JavaScript

The World Wide Web changed the world; the browser is king. It can be argued the web browser is the most used software application, and JavaScript is the most ubiquitous programming language.

JavaScript is a language that was created in ten days by Brendan Eich while he was working for Netscape Communications Corporation. Although it was developed under the name Mocha, the language was officially called LiveScript when it first shipped in beta releases of Netscape Navigator 2.0 in September 1995. It was later renamed again to JavaScript when it was deployed in the Netscape browser version 2.0B3.  Due to the short time in development, it is widely known as the bastard child of the programming world for years. That has changed, JavaScript has since witnessed a rebirth and has never looked back since.

It started way back in the late 90s and early 00s with the introduction of the XMLHttpRequest object in all browsers that kicked things off. This new capability meant the browser did not have to refresh the page to communicate with the server, this was a game changer. Unfortunately, since so many hated JavaScript it mostly lay dormant, waiting in the browser for years until the subsequent discovery of Ajax on February 18th, 2005 by Jesse James Garrett in an article titled “Ajax: A New Approach to Web Applications“.

This led to later work and the publication of “JavaScript: The Good Parts” in 2008 by Douglas Crockford, which outlined a safe subset of the language which the author claims is actually great to work with and more “object orientated than Java”.  Mr Crockford didn’t stop there, he is also credited with the discovery of JavaScript Object Notation (JSON) buried in the language and is now widely used as the most popular data format to transmit data across the Web.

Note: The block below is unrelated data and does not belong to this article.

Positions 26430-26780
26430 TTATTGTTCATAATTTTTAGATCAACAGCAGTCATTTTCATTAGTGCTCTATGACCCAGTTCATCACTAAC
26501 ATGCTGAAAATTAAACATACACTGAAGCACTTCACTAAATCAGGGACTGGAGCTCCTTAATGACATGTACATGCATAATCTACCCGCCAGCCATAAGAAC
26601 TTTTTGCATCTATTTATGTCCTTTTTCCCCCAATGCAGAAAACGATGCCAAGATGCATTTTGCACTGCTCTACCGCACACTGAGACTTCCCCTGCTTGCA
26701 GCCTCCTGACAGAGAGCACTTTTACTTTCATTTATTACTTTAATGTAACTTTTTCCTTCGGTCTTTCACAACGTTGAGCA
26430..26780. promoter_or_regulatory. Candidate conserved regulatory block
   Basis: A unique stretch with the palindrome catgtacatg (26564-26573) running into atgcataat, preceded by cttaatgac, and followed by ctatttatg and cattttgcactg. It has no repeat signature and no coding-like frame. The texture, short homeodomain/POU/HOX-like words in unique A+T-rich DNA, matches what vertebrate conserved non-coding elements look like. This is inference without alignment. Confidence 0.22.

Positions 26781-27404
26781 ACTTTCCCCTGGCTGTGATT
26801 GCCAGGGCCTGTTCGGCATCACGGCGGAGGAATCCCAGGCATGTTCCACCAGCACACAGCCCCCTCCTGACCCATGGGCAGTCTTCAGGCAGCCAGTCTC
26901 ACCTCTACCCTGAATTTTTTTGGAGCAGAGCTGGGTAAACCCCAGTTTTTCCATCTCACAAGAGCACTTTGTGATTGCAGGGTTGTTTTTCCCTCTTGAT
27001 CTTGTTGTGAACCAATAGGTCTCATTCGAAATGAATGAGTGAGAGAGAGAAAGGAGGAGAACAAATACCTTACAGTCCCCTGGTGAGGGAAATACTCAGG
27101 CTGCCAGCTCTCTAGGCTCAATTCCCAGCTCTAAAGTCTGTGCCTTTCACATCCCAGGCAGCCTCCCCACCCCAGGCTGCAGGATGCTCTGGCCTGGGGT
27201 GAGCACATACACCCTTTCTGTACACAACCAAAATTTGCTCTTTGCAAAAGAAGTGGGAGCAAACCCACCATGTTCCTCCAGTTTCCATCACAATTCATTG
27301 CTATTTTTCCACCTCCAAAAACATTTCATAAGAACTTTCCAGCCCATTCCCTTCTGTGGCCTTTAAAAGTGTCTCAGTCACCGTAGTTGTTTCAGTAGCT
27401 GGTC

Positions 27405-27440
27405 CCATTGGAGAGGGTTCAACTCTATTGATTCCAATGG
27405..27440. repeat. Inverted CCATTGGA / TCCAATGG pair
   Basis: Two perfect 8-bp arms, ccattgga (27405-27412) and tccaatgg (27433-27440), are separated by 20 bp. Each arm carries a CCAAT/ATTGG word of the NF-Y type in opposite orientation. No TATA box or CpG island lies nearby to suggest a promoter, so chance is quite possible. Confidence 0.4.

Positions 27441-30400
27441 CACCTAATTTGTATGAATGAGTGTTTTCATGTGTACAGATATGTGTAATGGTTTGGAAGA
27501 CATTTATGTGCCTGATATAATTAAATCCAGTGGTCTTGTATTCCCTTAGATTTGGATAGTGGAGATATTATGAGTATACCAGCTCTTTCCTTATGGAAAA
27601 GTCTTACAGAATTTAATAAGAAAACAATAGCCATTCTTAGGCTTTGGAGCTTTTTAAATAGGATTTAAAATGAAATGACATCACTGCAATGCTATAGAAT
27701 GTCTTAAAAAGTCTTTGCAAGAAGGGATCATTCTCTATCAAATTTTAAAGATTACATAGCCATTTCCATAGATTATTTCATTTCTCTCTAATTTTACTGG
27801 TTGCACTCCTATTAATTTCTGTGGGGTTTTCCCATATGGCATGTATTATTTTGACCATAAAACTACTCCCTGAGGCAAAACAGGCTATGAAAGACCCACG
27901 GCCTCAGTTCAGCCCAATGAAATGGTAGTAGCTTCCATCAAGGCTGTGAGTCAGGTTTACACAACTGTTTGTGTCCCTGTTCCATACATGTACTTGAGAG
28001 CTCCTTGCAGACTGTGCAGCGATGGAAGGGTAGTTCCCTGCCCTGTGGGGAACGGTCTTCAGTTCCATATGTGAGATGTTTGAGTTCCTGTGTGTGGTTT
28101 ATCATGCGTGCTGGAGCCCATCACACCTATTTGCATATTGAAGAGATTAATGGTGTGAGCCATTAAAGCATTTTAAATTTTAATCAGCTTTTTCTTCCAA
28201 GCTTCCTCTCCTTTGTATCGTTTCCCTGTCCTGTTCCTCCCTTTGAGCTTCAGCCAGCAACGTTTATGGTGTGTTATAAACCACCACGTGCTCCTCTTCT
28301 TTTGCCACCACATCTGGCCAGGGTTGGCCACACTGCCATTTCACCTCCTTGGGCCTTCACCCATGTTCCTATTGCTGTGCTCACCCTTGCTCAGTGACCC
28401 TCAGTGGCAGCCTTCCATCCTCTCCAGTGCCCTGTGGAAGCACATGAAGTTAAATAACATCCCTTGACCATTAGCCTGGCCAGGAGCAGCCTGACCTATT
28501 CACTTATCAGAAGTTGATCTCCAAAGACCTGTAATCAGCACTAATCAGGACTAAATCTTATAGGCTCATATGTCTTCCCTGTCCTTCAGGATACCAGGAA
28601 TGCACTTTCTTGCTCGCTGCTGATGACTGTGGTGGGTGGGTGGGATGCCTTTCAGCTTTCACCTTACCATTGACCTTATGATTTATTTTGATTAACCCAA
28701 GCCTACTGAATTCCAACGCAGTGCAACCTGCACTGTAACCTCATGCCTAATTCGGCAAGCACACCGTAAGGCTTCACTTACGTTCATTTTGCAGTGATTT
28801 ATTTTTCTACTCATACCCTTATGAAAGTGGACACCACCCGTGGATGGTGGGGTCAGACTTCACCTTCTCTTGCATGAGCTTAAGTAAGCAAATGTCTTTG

JavaScript’s ubiquity offers a wide platform for development over many hardware form factors and performance profiles. It is already baked into every major Web Browser, Node.js is now king of the backend server-space, jQuery provides a rock solid, cross-browser API over the DOM, Windows 7 forward has native JavaScript support in the Microsoft OS, Mozilla is developing an open source Firefox OS for mobile devices entirely in JavaScript, and Asm.js is making it possible to get a C++ game engine running in JavaScript using WebGL for rendering.

Asm.js working with existing C++ game engines in particular is a massive feat and is largely due to the toolchain that Mozilla has developed to make it all possible. Asm.js provides the ability to compile C/C++ applications into JavaScript. It’s a whole new genre of JavaScript application that’s been spawned by Mozilla’s Emscripten project.

If you have anything to do with Web or Mobile development, JavaScript should be a large part of your craft.

What follows is a collection of talks I had the pleasure of finding and want to catalog here. Talks by leading experts who are focused on professional programming with JavaScript

Resources

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